Androthrips ramachandrai Karny is an exotic thrips, assumed to be predacious, and is associated with gall-inducing thrips. It was first reported in the U.S. from FL, and intercepted in CA from Thailand in 2002. We surveyed Ficus spp. with Gynaikothrips-induced galls in AL, CA, FL, HI, LA, MS, and TX, and document that A. ramachandrai is now established in CA, FL, HI, and TX. It probably has been spread by the ornamental horticulture industry. We outline its biology and compare it to a congener A. flavipes, a documented thrips predator. Androthrips ramachandrai has the potential to be a beneficial biological control agent and a hindrance to weed biological control.
Held et al. (2005) predicted that gall-inhabiting arthropods found in Gynaikothrips-induced galls on Ficus spp. could be inadvertently transported within the continental U.S. through the ornamental plant industry. Androthrips ramachandrai Karny (Thysanoptera: Phlaeothripidae) is known to inhabit the galls of both Gynaikothrips uzeli (Zimmermann) and G. ficorum (Marchal) (Thysanoptera: Phlaeothripidae) (Takahashi 1934), and is probably being moved throughout the U.S. in shipments of nursery-grown Ficus.
The first record of A. ramachandrai in the U.S. was of two specimens collected in March 2002, Miami-Dade Co., FL from Ficus microcarpa (Moraceae) galled by G. ficorum (Nakahara & Edwards 2002). Another collection of A. ramachandrai was made from Riverside Co., CA on 02 Aug of the same year (Gaimari 2005). It was intercepted during a federal foreign-quarantine inspection along with Gigantothrips elegans Zimmermann (Thysanoptera: Phlaeothripidae) and Gynaikothrips malabaricus Ramakrishna on Ficus sp. imported from Nong Nooch Tropical Botanical Garden in Thailand (G. Watson, California Department of Food and Agriculture, pers. comm.).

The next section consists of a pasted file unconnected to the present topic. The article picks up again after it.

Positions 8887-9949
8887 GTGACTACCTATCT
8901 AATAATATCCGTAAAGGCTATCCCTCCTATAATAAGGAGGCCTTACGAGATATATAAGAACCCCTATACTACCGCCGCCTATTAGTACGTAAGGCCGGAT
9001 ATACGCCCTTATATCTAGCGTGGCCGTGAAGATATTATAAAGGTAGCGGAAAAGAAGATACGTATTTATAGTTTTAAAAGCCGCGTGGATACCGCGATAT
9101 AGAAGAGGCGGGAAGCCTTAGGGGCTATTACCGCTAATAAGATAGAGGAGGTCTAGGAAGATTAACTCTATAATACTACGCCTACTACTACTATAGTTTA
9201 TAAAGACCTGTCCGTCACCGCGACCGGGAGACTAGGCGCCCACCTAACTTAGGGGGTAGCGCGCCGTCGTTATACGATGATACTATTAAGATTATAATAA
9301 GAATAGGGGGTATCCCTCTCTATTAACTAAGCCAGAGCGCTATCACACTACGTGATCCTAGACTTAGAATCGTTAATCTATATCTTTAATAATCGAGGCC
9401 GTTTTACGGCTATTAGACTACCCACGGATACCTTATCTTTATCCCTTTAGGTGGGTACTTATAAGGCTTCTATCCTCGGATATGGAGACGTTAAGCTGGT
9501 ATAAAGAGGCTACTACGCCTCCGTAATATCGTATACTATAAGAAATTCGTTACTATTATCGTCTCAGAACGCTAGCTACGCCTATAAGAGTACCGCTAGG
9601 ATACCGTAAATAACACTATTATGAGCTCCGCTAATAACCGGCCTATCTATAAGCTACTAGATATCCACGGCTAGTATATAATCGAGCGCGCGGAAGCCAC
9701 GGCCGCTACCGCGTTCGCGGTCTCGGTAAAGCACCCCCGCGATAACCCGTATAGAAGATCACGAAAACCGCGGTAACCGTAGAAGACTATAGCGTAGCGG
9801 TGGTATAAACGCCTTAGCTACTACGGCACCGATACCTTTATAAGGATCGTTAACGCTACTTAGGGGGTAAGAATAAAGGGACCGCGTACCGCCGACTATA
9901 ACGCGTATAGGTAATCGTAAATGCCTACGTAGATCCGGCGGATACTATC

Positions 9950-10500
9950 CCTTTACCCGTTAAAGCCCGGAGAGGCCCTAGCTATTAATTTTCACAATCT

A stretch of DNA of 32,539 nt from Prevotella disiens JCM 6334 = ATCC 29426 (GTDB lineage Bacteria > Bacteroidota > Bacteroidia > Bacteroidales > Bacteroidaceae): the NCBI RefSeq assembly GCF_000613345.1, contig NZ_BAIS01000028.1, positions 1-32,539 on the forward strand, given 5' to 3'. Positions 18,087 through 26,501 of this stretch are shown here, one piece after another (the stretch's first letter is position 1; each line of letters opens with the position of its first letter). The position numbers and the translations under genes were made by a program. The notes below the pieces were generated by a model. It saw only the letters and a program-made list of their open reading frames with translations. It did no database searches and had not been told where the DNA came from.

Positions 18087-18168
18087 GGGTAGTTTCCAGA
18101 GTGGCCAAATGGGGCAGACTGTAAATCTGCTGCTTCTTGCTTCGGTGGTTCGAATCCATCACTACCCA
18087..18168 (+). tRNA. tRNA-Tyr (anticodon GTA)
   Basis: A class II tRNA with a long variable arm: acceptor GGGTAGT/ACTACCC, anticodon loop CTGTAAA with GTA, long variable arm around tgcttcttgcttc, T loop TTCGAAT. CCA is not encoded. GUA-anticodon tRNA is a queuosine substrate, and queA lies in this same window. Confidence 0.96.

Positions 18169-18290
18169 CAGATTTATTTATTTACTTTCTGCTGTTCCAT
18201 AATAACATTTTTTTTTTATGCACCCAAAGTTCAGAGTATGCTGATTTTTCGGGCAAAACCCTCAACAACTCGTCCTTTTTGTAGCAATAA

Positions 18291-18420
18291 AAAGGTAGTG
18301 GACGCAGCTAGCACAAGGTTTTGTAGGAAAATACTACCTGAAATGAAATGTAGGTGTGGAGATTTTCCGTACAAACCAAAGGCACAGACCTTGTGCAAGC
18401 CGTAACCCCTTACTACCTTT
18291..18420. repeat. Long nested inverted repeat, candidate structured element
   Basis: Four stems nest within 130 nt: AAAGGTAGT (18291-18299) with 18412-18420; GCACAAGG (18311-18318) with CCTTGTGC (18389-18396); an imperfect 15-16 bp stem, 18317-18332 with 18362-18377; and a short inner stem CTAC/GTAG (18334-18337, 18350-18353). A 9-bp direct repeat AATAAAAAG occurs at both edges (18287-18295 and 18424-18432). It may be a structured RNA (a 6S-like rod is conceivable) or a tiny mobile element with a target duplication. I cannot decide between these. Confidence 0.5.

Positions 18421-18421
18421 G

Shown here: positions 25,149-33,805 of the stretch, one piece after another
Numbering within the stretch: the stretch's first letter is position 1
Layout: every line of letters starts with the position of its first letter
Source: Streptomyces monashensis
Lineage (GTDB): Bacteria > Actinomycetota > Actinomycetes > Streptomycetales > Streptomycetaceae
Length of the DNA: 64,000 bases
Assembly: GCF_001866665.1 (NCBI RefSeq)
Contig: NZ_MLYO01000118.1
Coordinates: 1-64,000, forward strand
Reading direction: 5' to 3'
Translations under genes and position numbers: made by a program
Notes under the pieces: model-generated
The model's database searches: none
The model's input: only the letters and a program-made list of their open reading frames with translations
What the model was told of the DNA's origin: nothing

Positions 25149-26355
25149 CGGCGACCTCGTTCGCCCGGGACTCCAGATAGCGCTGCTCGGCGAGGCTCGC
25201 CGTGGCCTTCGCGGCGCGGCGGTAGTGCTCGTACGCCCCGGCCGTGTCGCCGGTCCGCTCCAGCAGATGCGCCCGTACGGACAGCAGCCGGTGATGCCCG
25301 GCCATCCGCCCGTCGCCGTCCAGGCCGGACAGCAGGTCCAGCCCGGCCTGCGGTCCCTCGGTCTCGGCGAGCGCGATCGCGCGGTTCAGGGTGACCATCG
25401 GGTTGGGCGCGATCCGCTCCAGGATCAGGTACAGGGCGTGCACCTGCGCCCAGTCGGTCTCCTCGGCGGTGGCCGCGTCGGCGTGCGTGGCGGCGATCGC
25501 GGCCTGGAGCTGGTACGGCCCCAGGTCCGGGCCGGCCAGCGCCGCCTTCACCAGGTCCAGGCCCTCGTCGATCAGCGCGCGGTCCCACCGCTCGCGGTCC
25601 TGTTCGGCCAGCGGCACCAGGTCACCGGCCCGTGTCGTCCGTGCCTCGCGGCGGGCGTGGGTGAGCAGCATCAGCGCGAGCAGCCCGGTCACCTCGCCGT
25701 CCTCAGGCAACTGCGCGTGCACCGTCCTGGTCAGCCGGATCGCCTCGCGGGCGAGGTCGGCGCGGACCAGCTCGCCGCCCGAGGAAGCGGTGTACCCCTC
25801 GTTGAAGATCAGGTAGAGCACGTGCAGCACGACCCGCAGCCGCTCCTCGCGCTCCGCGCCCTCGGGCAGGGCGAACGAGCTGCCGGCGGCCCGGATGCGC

Androthrips ramachandrai was described from India and found in association with the gall thrips Austrothrips cochinchinensis Karny (Thysanoptera: Phlaeothirpidae) on Calycopteris (=Getonia) floribunda (Combretaceae) (Karny 1926). Worldwide, Androthrips contains 12 species (Mound 2005). Androthrips flavipes Schmutz is a known predator of thrips (Ananthakrishnan & Varadarasan 1977; Varadarasan & Ananthakrishnan 1981), and other Androthrips species are assumed to be predators, too, but little or nothing is known about their biology.
Androthrips ramachandrai (Fig. 1) is dark brown to black. It can be distinguished from other dark, large phlaeothripids by its large fore femora with a strong, cylindrical tooth near the base followed by a row of small tubercles (Fig. 2). Its tube (abdominal segment X) is almost half the length of Gynaikothrips spp., which is easily detectable. It can be separated from other Androthrips by the dark middle and hind tibiae (Karny 1926).